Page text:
For macOS, there are two ways to enable multiple monitor support. The first way is to edit the RDP file with Text Editor in the same way as editing the RDP file on Windows. For macOS, the same setting for multiple monitor support is called usemultimon:i:1, where 1 means enabled and 0 means disabled.

The other way to enable the option in macOS is in the options of the RDP connection in the Microsoft RDP client. In the Display options, there is an option to enable Use all monitors (Figure 3).

Screenshot of remote desktop connection options on a macOS desktop.
Figure 3. The macOS remote desktop settings with the option to use all monitors checked off.

It's also good to mention how to enable multiple monitor support on RDP within Igel OS. Igel OS is one of the most popular thin client OSes next to Windows. Within Igel OS, when setting up an RDP session, there is an option called True Multimonitor support. Enabling this option will allow multiple monitor support within Igel OS (Figure 4).

The explanation of how to get a remote desktop to handle multiple monitors with Igel OS.
Figure 4. The Igel OS settings path to set up a remote desktop connection.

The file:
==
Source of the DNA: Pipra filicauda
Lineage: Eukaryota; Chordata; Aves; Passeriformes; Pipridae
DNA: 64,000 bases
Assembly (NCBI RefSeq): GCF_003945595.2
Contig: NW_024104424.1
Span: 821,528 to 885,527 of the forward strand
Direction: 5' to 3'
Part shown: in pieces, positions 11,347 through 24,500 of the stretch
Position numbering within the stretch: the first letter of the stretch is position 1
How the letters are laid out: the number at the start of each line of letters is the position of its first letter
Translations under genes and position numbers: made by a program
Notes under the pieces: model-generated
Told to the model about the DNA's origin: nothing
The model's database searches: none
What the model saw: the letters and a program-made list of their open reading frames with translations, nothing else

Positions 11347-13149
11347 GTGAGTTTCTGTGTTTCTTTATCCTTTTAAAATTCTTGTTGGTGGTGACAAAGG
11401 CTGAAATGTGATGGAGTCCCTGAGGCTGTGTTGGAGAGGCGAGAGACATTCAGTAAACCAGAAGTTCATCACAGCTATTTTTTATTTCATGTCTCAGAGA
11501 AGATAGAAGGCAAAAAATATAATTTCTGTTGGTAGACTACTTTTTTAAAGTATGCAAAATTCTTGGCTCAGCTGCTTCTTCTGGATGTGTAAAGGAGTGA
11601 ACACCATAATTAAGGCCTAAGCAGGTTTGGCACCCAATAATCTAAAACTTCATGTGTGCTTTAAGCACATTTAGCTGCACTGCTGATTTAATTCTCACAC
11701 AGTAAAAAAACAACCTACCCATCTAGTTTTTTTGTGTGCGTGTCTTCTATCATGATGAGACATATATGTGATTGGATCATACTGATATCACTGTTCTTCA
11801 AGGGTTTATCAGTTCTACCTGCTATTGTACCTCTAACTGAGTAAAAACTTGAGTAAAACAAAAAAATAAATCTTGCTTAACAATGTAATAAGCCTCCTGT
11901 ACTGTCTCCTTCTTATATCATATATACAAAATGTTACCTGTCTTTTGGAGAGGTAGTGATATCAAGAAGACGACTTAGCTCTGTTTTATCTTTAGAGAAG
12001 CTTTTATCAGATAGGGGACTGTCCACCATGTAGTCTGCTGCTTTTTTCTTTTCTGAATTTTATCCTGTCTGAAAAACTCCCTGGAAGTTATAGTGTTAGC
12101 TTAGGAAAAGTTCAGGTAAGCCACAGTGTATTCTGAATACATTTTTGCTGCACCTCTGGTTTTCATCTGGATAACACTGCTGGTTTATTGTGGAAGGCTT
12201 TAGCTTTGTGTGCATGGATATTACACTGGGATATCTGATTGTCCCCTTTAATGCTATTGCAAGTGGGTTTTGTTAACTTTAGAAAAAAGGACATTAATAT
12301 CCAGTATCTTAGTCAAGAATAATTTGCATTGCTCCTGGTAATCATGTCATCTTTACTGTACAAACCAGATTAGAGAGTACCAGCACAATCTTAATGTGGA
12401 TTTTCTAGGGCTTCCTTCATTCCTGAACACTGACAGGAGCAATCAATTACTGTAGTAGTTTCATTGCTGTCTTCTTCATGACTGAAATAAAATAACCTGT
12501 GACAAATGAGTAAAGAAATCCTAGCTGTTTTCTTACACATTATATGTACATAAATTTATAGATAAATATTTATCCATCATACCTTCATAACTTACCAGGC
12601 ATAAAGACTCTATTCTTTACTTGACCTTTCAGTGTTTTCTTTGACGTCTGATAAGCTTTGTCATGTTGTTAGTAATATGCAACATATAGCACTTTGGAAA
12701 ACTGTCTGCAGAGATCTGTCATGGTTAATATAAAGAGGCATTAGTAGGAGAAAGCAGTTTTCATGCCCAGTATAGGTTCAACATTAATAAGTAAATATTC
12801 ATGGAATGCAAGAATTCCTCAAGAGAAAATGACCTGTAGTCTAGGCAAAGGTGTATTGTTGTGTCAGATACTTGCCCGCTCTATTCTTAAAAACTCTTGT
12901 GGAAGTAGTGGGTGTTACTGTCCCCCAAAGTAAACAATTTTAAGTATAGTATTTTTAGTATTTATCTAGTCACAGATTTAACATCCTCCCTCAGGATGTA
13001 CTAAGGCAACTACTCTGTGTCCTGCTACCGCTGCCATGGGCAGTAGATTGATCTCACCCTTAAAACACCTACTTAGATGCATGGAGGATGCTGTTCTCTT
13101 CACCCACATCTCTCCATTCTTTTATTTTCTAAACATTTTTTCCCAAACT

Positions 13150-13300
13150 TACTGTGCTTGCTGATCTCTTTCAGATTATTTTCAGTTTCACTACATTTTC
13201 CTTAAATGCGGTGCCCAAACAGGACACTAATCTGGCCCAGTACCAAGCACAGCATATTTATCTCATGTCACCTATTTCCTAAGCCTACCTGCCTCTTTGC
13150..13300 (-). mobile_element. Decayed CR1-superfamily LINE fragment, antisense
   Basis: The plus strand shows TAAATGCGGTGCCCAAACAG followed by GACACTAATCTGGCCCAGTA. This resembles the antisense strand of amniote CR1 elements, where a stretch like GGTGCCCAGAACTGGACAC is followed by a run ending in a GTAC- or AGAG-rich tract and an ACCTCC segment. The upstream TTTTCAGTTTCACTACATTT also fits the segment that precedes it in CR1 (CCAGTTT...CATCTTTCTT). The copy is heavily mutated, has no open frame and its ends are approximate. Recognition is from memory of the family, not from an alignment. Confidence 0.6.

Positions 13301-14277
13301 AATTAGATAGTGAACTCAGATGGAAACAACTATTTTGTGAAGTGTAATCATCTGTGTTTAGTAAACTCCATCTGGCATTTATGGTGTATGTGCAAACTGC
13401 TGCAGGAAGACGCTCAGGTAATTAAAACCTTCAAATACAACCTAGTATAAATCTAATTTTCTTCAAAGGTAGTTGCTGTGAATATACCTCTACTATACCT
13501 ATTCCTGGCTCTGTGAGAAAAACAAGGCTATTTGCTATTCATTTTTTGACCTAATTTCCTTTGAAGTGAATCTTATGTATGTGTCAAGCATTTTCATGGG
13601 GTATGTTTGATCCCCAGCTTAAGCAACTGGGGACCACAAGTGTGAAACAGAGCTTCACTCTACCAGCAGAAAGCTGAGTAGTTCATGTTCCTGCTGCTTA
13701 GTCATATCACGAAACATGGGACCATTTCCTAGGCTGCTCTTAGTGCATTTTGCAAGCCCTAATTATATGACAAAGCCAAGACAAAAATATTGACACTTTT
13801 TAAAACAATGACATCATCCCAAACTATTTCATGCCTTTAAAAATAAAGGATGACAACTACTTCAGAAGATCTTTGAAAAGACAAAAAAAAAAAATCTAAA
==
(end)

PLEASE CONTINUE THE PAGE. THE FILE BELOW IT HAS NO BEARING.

Other options to fine-tune UX on multi-monitor RDP sessions

Enabling multi-monitor access on a remote desktop is the first and most essential step to providing good UX, but IT teams need to account for several other factors.

The 'use selected monitors' option in RDP

An RDP session will automatically detect the setting to use multiple monitors and run all available monitors. However, this may not be the best user experience in certain situations. Consider an example where you have three monitors and want to use local apps on monitor one and use monitors two and three for an RDP session. This can be configured with the selected monitor's option.

Running the command MSTSC /L will output the available monitors on the system and show the monitor IDs. In this example, the monitor hosting local apps has ID 0, and the other two monitors have ID 1 and 2. With this information, you can edit the RDP file by adding the selectedmonitors:s: option. The correct configuration in this example would be selectedmonitors:s:1,2 together with use multimon:i:1.

Using published applications on multiple monitors

Published applications are applications that are loaded from an RDP session, but instead of showing the full remote desktop, the end user will only see the image of the chosen application. This should automatically work on multiple monitor setups. In addition, the end user can drag and drop the application screen to any connected monitor they like.

Using published apps also gives more freedom of use on the end user's device because it will appear that the remote applications are running exactly the same as any local applications making switching between these applications feel natural and normal. This is an excellent alternative for users who only need hosted applications and can run a native desktop for work. The method is especially helpful if the end user connects from a capable Windows device that also hosts local applications.

Editor's note: This article was revised in 2024 by TechTarget editors to improve the reader experience.